January 29, 2013

Life Imitates Art: Douches at the Door

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We’ve all played a situation in our heads over and over, wishing that we had said or done something differently. I can think of one situation in particular.

It was an average, nearing-the-end-of-the-semester Thursday night: one roommate was gone for the weekend, the other was fast asleep, I was finishing up a project in the living room and, of course, the neighbors were having their usual rager, screaming gems like “I got 99 problems and alcohol is all of them” and “SHIT AND PISS!” Little did I know that the latter statement would actually foreshadow my evening.

At around 11:30, as the hallway transformed into a public urinal, a voice approached the door: “This one, bro.” Before I knew it, I heard a fly unzip and a deluge of douche pee started flowing into the apartment. It was like I had front row seats for a low-budget, frat boy simulation of The Secret World of Alex Mack—complete with real pee!

Expectation: I leapt off the couch and swung the door open, whacking off the douche’s Keystone-filled member all while laughing maniacally. Reality: I panicked, woke my up my roommate and pathetically watched her clean up the mess. (In case you were wondering, her tip on cleaning douche pee is to just pretend it’s dog pee.)

Though we spoke to our building manager about the incident and got the area properly sanitized, we never confronted our neighbors about their guest. Life has since returned to normal: the pre-games still rage on, the mystery douche is probably pissing on someone else’s door as you read this and we’re still just putting up with it.

I ask myself, “Should we have done more?” While mobster movies are probably not the best source of advice, The Godfather has taught us that while retaliation has its consequences, it sure can be sweet. Many television shows have clever storylines based on the classic film in order to lightheartedly explore this topic, too. In fact, if you caught Modern Family’s most recent episode, “Fulgencio,” you’ll know what I mean.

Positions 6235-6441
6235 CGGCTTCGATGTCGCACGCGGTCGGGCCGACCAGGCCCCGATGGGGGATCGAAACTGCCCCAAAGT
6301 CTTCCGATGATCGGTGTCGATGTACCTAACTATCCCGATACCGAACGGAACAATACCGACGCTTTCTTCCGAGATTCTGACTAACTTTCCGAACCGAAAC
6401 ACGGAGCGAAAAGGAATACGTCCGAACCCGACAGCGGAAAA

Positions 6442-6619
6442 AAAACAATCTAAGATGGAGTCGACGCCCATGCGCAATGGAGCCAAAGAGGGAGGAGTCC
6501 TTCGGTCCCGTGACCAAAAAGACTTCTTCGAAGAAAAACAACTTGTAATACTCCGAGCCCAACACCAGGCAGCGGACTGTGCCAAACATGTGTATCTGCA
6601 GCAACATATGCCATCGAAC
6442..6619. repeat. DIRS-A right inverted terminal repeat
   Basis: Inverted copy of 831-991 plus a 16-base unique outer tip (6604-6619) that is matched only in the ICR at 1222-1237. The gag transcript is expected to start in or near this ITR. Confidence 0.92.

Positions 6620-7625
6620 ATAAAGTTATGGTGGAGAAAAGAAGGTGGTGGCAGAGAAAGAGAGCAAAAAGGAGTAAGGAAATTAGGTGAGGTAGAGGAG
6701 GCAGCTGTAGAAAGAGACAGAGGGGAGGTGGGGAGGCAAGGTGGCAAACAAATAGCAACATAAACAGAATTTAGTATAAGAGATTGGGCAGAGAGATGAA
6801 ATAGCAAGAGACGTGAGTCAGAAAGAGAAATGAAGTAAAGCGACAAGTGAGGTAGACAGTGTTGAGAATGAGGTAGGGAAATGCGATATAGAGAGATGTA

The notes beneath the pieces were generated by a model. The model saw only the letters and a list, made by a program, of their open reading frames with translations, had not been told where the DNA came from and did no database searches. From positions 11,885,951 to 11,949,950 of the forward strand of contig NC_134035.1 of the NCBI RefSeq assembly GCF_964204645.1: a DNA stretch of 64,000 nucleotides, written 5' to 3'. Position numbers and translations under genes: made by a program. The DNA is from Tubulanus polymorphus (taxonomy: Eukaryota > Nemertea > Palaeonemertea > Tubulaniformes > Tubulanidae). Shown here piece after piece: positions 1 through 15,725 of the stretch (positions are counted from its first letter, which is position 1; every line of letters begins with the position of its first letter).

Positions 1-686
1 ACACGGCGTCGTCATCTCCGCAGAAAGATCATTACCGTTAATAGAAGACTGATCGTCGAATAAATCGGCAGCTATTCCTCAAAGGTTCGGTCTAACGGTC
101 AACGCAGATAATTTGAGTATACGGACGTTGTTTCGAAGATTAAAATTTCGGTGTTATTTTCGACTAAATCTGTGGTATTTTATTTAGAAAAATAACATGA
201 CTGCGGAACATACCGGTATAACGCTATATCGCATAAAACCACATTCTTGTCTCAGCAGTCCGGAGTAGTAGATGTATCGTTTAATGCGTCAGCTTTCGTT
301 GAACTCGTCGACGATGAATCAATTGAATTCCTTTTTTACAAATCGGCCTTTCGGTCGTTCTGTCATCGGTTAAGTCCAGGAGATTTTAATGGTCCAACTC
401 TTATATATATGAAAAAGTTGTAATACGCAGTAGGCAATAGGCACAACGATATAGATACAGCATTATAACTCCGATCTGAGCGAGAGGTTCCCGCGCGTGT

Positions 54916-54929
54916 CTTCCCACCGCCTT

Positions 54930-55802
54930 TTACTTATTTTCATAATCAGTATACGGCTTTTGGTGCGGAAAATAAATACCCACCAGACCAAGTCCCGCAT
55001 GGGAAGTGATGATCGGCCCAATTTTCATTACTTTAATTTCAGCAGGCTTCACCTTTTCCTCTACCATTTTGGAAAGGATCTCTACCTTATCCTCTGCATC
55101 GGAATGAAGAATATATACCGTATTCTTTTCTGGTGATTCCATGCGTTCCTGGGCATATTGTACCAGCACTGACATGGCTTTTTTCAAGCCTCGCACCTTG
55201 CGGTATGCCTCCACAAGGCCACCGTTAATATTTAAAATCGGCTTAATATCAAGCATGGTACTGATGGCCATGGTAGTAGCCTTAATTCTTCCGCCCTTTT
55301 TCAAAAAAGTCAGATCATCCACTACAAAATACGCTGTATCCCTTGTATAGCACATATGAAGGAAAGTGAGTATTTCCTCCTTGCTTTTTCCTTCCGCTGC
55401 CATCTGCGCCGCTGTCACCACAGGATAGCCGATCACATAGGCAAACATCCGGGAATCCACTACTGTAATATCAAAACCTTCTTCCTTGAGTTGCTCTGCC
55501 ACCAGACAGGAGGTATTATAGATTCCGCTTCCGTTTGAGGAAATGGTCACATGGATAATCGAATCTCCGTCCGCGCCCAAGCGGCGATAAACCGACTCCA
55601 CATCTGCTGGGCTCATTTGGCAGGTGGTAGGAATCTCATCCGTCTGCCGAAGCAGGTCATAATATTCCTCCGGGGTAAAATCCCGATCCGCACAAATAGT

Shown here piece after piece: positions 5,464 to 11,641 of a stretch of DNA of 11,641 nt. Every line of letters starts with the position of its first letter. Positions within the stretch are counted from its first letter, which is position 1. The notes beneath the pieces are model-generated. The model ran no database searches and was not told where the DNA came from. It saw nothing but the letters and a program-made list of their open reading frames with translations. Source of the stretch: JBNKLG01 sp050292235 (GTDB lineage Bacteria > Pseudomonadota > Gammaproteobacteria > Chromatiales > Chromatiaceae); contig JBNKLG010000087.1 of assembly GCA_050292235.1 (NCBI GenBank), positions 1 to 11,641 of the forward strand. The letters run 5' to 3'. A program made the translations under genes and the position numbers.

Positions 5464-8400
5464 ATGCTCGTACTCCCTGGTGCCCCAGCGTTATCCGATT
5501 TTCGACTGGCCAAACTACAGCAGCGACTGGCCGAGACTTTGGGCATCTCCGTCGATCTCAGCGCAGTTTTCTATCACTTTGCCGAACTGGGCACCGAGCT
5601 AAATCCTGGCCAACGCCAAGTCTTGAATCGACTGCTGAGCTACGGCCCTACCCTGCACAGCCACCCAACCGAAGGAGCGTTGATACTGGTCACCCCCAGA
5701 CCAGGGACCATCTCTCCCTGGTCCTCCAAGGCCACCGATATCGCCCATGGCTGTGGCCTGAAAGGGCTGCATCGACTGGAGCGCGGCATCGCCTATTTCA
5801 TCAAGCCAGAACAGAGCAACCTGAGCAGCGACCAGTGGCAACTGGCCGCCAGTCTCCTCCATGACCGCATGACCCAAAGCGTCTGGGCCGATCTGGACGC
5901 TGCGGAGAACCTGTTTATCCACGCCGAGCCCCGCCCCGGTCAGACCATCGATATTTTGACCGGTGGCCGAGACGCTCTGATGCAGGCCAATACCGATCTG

The Dunphy kids don’t even think twice about going to their tough-as-nails mother, Claire, to solve all of their problems for them—the woman gets bona fide results. But when Claire is nowhere to be found, the kids’ ebullient father, Phil, recommends that they kill their enemies with kindness.  In fact, he does it for them.

Phil embarks on a “huggacidal rampage” to calmly address all who are wronging the Dunphy clan, including the kid who won’t let Luke forget that he called his teacher “mommy,” the girl who stole Alex’s birthday party idea, the neighbor that Haley is car-sitting for and the new flower shop owner whose balloons are blocking Phil’s billboard. But his rampage only ends up killing his kids’ reputations further and yields no positive results for himself.

Enraged, Phil gets even and has Luke execute the ultimate revenge: leaving a stuffed zebra head in the classmate’s bed, releasing rats at the birthday party, crushing the neighbor’s beloved lemon tree and shooting the balloons with a BB gun. Like magic, everyone’s problems disappear, and the Dunphy’s have gained their upper hand at last.

“Fulgencio” reminds us that sometimes a little action is necessary for change. While I will not be popping a squat by my neighbor’s apartment anytime soon, I wish I did more than cower behind our pee-soaked door. If you’re ever in a situation as absurd as this one, don’t be afraid to take action. You don’t always have to go to extremes just to prove your point; sometimes a simple conversation will do. Just remain calm yet be assertive. And if all else fails, have lots of Lysol ready—you never know when you’re going to need it.

Original Author: Karina Parikh